NEWARK, N.J. (AP) — Residents of New Jersey’s largest city and its capital city will elect new mayors to take over from interim leaders who served out the terms of incumbents.
Mayoral races in Trenton and Newark top the list of contests around the state on Tuesday. Paterson, Bayonne, Long Branch and Ocean City are among other cities also holding elections.
The polls opened at 6 a.m. and will close at 8 p.m. throughout the state.
Voters in Newark will choose between City Councilman Ras Baraka and former state Assistant Attorney General Shavar Jeffries. The winner will take the seat held by Cory Booker, who served from 2006 until he stepped down last year to run successfully for U.S. Senate.
The race has featured an expensive television advertising war in recent weeks. Baraka, 44, son of the late poet Amiri Baraka, has the support of the labor-connected New Jersey Working Families organization, which has paid for ads that accuse Jeffries of being a pawn of moneyed outside interests.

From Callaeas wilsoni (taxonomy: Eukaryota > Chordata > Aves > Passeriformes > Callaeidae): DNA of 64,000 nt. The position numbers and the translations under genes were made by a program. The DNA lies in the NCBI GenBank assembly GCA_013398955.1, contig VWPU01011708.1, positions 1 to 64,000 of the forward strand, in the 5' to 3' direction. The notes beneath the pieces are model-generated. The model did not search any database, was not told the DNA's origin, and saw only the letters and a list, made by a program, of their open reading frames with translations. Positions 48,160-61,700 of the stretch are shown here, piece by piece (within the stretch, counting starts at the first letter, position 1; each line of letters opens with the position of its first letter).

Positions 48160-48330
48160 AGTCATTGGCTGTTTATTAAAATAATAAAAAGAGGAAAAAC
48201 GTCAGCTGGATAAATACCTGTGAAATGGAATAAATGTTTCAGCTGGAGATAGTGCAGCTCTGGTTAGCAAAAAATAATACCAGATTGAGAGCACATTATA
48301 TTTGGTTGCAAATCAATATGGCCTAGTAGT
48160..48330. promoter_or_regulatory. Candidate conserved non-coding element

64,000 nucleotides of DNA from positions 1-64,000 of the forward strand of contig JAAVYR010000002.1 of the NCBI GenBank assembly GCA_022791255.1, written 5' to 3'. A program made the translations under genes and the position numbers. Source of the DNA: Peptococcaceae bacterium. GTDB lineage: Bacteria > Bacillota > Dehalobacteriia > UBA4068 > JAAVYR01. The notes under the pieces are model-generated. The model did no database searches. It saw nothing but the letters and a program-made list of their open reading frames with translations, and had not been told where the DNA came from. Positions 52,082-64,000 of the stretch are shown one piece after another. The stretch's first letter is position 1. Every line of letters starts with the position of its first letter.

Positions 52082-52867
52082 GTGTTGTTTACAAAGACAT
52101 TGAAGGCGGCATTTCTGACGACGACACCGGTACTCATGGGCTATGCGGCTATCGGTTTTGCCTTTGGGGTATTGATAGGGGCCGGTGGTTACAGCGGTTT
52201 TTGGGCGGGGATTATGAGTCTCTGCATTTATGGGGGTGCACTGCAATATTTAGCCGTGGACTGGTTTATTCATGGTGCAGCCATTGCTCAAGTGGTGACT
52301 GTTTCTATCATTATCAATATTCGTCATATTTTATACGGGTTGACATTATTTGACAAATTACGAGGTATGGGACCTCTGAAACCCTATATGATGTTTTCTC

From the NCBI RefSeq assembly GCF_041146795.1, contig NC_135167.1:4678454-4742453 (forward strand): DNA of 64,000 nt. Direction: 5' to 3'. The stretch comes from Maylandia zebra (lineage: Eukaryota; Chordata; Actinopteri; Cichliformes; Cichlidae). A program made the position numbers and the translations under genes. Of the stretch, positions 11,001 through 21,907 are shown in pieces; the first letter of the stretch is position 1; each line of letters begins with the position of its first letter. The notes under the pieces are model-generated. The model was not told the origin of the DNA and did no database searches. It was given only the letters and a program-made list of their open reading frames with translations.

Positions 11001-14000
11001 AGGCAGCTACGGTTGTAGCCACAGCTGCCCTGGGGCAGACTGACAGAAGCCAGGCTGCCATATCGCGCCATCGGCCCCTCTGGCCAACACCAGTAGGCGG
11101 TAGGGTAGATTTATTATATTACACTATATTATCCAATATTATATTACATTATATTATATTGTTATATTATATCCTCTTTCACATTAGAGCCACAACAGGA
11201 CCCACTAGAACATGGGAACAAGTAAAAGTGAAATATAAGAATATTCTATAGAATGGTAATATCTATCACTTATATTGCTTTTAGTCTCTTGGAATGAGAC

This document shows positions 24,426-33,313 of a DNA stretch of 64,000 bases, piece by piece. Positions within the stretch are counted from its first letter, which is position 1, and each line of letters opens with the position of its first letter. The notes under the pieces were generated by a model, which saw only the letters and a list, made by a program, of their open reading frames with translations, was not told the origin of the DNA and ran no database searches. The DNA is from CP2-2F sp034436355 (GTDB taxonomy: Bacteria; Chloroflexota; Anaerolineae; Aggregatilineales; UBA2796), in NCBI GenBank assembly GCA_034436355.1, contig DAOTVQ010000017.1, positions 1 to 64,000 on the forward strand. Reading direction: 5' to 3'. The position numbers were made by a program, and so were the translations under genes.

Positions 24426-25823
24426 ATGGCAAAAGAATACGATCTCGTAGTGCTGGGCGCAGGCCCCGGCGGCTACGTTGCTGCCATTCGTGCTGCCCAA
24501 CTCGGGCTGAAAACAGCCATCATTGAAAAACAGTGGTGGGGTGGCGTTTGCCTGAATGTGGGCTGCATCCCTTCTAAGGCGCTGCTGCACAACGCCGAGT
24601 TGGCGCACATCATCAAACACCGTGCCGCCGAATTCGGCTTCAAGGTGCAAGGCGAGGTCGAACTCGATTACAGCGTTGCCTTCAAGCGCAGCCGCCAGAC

A crowd of supporters cheered as Baraka cast his vote Tuesday. He emerged from the voting booth and said, “Victory.”
Jeffries, 39, a former Newark school board president who is now a law professor at Seton Hall University, has the support of the independent Newark First organization. His ads have accused Baraka of voting to increase his pay while laying off police in Newark, where murders spiked to a 10-year high last year.
Jeffries arrived at the polling place with his wife and their two children. His 9-year-old son asked if it would be OK to skip school. Jeffries said that was not an option.
In Trenton, six candidates are vying to replace Tony Mack, who was convicted on federal corruption charges in February and is due to be sentenced this week. Mack refused to leave office for nearly three weeks until a judge’s order forced him out, and he was succeeded by City Council President George Muschal, who is not running.
Trenton’s candidates are James Golden, a former Philadelphia police officer; Eric Jackson, a former Trenton director of public works; Oliver “Bucky” Leggett, a former Philadelphia deputy mayor; City Council member Kathy McBride; Paul Perez, an Army veteran and security consultant; and Walker Worthy, the Mercer County deputy clerk.
If no candidate receives a majority of the votes, the top two will enter a runoff.
State monitors will be on hand in some locations in an effort to ensure fair elections.
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